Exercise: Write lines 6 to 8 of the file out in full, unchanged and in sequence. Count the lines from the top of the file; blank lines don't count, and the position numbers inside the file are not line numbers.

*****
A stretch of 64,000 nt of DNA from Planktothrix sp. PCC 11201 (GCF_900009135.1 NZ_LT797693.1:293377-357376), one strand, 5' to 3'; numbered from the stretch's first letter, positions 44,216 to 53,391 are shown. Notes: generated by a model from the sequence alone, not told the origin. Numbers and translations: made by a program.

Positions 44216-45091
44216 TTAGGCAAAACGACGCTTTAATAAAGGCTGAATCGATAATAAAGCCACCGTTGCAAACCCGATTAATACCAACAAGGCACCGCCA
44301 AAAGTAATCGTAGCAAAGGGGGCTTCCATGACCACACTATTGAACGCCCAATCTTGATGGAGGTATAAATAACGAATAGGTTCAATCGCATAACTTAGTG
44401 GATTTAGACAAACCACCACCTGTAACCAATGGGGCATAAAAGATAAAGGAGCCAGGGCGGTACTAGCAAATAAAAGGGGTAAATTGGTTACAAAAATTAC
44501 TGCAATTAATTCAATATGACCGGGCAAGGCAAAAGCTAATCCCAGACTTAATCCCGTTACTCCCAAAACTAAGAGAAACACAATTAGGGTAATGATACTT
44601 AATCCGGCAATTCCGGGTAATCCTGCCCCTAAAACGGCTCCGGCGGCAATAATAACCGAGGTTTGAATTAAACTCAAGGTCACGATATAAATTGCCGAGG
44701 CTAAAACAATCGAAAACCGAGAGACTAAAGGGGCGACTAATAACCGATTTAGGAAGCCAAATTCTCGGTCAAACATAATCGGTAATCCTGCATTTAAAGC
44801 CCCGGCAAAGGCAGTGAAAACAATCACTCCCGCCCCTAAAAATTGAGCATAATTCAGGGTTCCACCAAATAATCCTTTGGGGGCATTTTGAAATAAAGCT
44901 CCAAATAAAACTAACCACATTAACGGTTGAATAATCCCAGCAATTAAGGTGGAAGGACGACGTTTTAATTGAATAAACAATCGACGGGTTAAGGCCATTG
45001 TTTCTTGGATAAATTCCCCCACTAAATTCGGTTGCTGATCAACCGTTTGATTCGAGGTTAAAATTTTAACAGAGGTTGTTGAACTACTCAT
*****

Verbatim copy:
44501 TGCAATTAATTCAATATGACCGGGCAAGGCAAAAGCTAATCCCAGACTTAATCCCGTTACTCCCAAAACTAAGAGAAACACAATTAGGGTAATGATACTT
44601 AATCCGGCAATTCCGGGTAATCCTGCCCCTAAAACGGCTCCGGCGGCAATAATAACCGAGGTTTGAATTAAACTCAAGGTCACGATATAAATTGCCGAGG
44701 CTAAAACAATCGAAAACCGAGAGACTAAAGGGGCGACTAATAACCGATTTAGGAAGCCAAATTCTCGGTCAAACATAATCGGTAATCCTGCATTTAAAGC